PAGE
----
The real 20A CDR cells are the LG HE4, Samsung 25R and Sony VTC5, but they are only 2500mAh. The 3 above have higher internal resistance and hence less than 20A CDR (so 18A sounds like the correct number and has been independently confirmed by several sources) Of course the exact figure will vary, as testers don't use the same value for the acceptable maximum operation temperature. But at 18A continuous these cells already get quite hot and they sag like a mushy potato.
     
    Last edited: Feb 4, 2018
  21. INDIVA

    INDIVA New Member

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    The hohm work batts were designed off of the lg hg2 but they have a diff chemical makeup that they changed..i have used the vtc4,5,6 hg2,he4,25r etc etc and the hohm work batts have been the best battery i have used longest lasting in time and in discharge cycles over others..heres from their website

    Designed for those that wish to feed insanely power-hungry devices without having to swap batteries every other minute. These are rated by Indonesia Chemistry at 3077mAh capacity, with a CDR of 20.7A and a pulse/peak rating of 36.3A. All ratings are subject to meet and/or exceed strict limitation policies set forth for DLr1, TID2, PVDL3, CLR4, mΩR5, and Temperature (°C). Hohm Life is based off the LG HG2 chemistry foundation, with manganese inert compound replaced with additional proprietary levels of cobalt & nickel as well as added custom bonding agents to achieve unprecedented capabilities. It is further enhanced with Showa Denko & Magna Steyr components to give it the heartbeat of Hohm Tech.

    Every Hohm Tech cell model has been tested and certified by the rightful authorities/laboratories and accredited entities to achieve certification of MSDS, CE, ROHS, UN38.3, Specifications, Air/Sea Transport, and PLI. We do not cut corners. We deliver what we promise… chart topping performance, capacity, consistency, and safety.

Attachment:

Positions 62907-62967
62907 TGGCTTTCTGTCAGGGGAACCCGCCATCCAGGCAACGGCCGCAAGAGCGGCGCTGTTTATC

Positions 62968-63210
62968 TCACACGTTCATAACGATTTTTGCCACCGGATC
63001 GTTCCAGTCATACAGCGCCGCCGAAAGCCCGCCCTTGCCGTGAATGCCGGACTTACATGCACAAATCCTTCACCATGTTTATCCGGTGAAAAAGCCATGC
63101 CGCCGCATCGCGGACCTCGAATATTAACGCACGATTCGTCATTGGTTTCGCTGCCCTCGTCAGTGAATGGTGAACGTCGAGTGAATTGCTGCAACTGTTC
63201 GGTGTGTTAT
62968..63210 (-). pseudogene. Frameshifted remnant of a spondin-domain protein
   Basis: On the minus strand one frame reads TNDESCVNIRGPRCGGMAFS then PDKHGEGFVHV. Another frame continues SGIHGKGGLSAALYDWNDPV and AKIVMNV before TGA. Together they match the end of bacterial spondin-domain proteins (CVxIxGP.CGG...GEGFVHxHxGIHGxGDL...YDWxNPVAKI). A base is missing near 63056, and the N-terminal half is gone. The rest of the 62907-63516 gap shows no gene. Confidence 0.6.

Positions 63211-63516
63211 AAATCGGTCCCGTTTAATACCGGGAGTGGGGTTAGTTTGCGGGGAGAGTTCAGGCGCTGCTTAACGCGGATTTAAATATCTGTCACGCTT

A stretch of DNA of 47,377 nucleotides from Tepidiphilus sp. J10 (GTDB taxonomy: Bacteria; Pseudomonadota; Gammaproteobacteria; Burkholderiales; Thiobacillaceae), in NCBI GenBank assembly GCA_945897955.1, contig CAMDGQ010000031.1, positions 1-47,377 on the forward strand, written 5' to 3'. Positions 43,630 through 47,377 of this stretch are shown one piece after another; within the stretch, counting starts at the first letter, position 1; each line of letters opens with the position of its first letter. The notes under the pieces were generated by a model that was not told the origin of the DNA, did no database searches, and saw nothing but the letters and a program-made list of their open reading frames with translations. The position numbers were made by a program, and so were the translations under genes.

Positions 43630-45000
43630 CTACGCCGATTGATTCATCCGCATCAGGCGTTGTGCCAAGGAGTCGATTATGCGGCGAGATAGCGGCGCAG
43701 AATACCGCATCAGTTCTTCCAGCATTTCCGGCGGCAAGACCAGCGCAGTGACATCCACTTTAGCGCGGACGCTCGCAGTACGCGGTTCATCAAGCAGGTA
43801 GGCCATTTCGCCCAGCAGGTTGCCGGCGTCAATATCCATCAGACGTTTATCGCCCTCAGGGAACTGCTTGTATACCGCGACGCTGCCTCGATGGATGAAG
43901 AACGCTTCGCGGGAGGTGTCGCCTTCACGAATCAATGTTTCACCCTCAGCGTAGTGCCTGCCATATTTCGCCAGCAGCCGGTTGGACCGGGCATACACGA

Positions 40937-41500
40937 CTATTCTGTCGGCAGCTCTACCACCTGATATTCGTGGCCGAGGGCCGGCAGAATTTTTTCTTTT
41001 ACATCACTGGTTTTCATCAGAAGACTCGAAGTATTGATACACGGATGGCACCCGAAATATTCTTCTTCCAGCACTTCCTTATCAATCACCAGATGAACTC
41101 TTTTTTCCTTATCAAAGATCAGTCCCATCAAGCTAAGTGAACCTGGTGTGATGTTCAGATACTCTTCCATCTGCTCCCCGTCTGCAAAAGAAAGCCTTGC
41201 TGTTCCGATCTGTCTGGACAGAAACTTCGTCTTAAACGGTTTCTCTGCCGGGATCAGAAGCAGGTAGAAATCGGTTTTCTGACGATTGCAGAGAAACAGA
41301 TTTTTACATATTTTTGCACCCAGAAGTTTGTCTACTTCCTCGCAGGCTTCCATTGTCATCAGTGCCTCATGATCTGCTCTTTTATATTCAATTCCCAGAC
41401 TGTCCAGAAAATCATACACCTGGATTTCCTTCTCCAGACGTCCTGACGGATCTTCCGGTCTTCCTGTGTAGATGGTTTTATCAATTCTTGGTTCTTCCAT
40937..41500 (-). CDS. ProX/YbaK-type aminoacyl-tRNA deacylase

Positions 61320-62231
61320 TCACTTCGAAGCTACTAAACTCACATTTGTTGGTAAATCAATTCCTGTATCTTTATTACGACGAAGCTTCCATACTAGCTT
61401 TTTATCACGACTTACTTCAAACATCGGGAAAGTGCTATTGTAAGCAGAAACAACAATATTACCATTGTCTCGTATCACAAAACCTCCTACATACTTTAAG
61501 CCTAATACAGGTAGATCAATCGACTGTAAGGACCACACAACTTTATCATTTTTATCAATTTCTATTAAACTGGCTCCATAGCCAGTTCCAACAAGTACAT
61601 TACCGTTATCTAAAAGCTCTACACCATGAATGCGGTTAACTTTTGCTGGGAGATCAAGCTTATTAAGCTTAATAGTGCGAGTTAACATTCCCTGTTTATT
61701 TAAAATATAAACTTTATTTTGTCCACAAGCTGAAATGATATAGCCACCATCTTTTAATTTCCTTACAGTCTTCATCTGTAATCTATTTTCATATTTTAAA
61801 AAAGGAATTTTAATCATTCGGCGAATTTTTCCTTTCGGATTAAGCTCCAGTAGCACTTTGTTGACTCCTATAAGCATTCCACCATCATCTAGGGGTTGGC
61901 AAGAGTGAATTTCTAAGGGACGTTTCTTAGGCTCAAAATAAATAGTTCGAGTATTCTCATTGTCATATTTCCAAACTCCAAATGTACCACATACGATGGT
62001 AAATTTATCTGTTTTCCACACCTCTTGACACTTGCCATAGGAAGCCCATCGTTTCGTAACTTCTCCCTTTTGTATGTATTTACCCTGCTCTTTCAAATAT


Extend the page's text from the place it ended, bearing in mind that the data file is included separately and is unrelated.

To expound on safety:
    ‌• modified cathode tag consisting of higher purity aluminum is utilized to aid in lowering internal resistance
    ‌• updated poly seal with refined bitumen is installed in every cell to ensure excess pressure is controlled
    ‌• each cell is fitted with our proprietary EPTC (Enhanced Positive Thermal Coefficient) ring with higher multiplier of resistance
    ‌• every cell is equipped with 2-stage CID (Current Interrupt Device) system to aid in overcharge prevention

    * NOTICE: Hohm Tech does not manufacture batteries. These are licensed and made specific to the requirements set forth.

    ** CAN BE CHARGED AT 4.25A. This is not a misprint. 4.25A as in FOUR POINT TWO FIVE amp charging is possible, tested, proven, and approved within all strict safety protocols set by Indonesia Chemistry.
    *** TESTING BEYOND TEMPERATURE. Hohm Tech cells utilize both static & dynamic testing that includes but not limited to: density loss, thermal distribution, volt drop limiters, cycle life retention, and temperature. These tests are imperative to achieve true cell performance, longevity, and overall quality.
     
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  22. OF

    OF Well-Known Member

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    "Like a mushy potato"? I know I shouldn't be so amused at some of the fun things you say, but I can't help myself........

    You're absolutely right, of course, all sorts of trade offs are made in trying to get the best possible performance for a specific job. We can make fatter, shorter connections to lower resistance and get better peak (and continuous) current/power but that eats up space inside so total capacity suffers. Or we can make things thin and pack 'em in tighter and go for maximum capacity at the expense of other features. Sony split it into 3 or more VCT models around this theme?

    Great insight on 'only four makers out there....'. I wonder who makes all that overrated junk you can get on E-Bay. I recall reading an article a while back on guys that would cut apart old laptop batteries then repackage any 18650s that showed any life. Using packaging to look like premium cells from real makers of course (why fake a low value item making counterfeits?). Like in the good old days of black market street buys, 'know your dealer' is super important.

    Thanks again for the laugh and good advice.

    Interesting. They specifically say the cell is not protected then say 'they all have a protection circuit'??